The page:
The ability to leverage consumer insights is increasingly difficult for brands in a climate where privacy regulators are clamping down, plus consumers are empowered with the knowledge of the value of their data. Been Choice, an ad blocker that has raised some amount of publicity recently, has re-entered the market promising to broker a deal that can appease all sides of the conundrum, The Drum explores further.
The prospect of mobile ad blocking placed the entire industry into a tailspin earlier this year when it emerged that Apple’s iOS9 update would allow consumers to do just that.
In-app ad blocking privacy concerns
Among the myriad of app developers that jumped upon this opportunity, Been Choice stood out as its offering enabled consumers to block ads in some of the internet’s most popular apps, including Facebook, Google, Pinterest and Yahoo.
The earliest version of the app was initially removed from the App Store as this version of Been Choice had to route traffic through its virtual private network (VPN) to block in-app ads - thus raising privacy concerns from Apple.
Some had speculated whether or not it was the app’s ability to block ads within Apple News, but this was not the case according to Been Choice CEO, Dave Yoon.
He explained to The Drum: “Apple never stated that ad blocking was the reason for our temporary removal. Instead, they stated that the use of root certificates introduced increased risks to privacy. And that we and other Apps were being removed from the App Store because of our use of the technology, not because we were misusing it.”
Apple gives in-app ad blocking the all-clear
However, Been Choice has since re-emerged on the App Store, and as of late last week (18 December) the latest version has been available on the US version of the outlet.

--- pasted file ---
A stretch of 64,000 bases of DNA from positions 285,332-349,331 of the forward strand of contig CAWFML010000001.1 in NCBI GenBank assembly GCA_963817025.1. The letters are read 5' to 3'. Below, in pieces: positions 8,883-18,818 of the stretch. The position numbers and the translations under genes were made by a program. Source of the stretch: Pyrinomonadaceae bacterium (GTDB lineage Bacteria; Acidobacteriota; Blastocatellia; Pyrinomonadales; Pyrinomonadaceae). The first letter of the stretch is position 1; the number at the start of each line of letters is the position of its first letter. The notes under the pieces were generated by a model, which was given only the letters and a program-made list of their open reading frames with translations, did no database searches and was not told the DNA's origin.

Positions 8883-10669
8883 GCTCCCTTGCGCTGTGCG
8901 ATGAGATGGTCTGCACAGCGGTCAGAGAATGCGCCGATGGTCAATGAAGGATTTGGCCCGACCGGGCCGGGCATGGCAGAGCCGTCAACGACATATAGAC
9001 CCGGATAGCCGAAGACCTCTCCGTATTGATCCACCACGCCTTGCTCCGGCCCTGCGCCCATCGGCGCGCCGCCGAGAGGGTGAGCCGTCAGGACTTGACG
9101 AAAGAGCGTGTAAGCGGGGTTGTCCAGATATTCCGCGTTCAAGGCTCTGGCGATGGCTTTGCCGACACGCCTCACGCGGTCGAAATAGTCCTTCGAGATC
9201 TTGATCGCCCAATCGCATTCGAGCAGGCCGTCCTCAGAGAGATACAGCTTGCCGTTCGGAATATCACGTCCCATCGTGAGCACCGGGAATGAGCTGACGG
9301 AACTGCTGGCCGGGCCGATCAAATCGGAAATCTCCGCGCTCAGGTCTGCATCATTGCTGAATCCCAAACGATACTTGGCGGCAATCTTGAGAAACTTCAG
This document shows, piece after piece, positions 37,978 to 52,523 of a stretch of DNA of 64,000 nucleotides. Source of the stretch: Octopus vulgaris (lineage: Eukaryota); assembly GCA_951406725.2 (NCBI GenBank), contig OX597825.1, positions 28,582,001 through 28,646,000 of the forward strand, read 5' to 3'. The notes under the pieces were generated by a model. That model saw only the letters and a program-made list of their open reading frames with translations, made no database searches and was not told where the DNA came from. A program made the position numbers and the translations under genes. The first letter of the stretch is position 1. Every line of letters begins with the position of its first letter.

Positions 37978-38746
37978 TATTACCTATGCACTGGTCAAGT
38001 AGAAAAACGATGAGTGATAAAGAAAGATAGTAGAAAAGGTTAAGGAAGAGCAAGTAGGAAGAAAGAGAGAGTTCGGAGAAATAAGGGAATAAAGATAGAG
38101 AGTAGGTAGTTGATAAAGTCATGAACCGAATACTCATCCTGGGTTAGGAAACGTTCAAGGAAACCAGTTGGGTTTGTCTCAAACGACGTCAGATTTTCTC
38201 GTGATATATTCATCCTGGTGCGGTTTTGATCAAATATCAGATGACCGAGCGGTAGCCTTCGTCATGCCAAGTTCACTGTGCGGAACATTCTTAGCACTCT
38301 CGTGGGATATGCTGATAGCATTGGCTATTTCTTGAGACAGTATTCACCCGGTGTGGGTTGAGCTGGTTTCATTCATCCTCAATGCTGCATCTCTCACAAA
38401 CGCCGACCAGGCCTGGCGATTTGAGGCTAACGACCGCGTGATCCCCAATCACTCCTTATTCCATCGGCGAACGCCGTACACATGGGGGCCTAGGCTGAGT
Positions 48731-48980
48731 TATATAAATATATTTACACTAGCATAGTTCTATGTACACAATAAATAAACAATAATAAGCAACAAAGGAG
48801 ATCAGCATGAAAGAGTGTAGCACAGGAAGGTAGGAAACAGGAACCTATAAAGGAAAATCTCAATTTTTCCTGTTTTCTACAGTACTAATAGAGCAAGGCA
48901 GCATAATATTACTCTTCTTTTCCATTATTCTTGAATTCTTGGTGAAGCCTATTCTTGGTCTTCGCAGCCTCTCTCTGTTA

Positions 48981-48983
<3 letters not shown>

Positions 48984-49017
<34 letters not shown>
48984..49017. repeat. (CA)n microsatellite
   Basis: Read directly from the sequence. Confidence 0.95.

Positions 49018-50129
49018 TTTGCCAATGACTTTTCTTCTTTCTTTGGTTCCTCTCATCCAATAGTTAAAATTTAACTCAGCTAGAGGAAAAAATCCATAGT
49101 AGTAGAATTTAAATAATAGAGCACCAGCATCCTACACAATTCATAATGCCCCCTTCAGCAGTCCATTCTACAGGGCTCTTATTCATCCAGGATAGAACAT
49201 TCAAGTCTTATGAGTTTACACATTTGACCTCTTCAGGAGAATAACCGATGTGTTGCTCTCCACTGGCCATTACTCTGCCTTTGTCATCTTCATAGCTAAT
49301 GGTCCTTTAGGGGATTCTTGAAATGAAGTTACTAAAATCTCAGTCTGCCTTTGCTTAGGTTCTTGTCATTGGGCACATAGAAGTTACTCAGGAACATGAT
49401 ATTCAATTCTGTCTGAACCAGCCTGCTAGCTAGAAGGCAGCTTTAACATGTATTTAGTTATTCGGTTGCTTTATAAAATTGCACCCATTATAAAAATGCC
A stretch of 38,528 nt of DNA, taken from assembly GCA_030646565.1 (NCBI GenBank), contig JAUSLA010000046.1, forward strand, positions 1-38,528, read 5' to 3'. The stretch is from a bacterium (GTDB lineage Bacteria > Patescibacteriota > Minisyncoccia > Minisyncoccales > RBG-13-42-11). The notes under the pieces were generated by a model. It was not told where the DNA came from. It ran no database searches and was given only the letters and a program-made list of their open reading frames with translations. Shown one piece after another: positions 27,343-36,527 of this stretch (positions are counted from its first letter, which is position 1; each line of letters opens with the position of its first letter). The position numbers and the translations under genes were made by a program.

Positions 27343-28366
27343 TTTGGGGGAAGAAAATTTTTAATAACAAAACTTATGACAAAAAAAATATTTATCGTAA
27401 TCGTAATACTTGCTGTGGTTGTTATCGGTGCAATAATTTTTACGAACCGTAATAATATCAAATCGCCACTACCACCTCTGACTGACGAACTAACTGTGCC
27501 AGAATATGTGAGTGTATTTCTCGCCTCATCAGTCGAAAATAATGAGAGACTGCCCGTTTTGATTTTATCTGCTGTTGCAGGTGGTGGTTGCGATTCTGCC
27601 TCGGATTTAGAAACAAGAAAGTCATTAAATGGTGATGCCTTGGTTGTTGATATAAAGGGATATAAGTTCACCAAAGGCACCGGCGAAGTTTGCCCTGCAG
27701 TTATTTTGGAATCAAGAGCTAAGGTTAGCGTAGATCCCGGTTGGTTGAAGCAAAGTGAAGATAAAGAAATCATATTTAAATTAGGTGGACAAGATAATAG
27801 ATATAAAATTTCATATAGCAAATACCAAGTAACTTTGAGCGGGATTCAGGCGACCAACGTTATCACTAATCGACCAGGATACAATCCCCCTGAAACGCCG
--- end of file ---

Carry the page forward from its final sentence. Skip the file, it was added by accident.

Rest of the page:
Been Choice 2.0 is now able to block in-app ads by placing a VPN profile on a user’s device - instead of through Been Choice’s servers - thus assuaging Apple’s earlier privacy concerns.
Although, it must be added, that the latest version of the app cannot block ads in apps which require 'root certs', among them: Facebook, Google, Pinterest and Yahoo. This is because blocking ads within these apps requires “root certificate-based technology” - something that contravenes Apple’s privacy rules.
Yoon explained to The Drum: “Version 2 took almost two months for Apple to review and finally approve… We really think that they spent that time to thoroughly vet the app, its tech, our business model, and our business.”
A consumer empowered data exchange?
So with Apple having rubber stamped this version of the app, it now offers users with two choices between Block and Earn - the latter of the two enabling consumers the ability to monetise their own data.
The Block mode enables maximum privacy, which means that no traffic goes through its servers; only ad blocking requests so they are discarded.
By contrast, Been Choice’s Earn Mode, in which users proactively opt-in, thus satisfying Apple’s privacy conditions, allows traffic to be sent through the app developer’s VPN servers.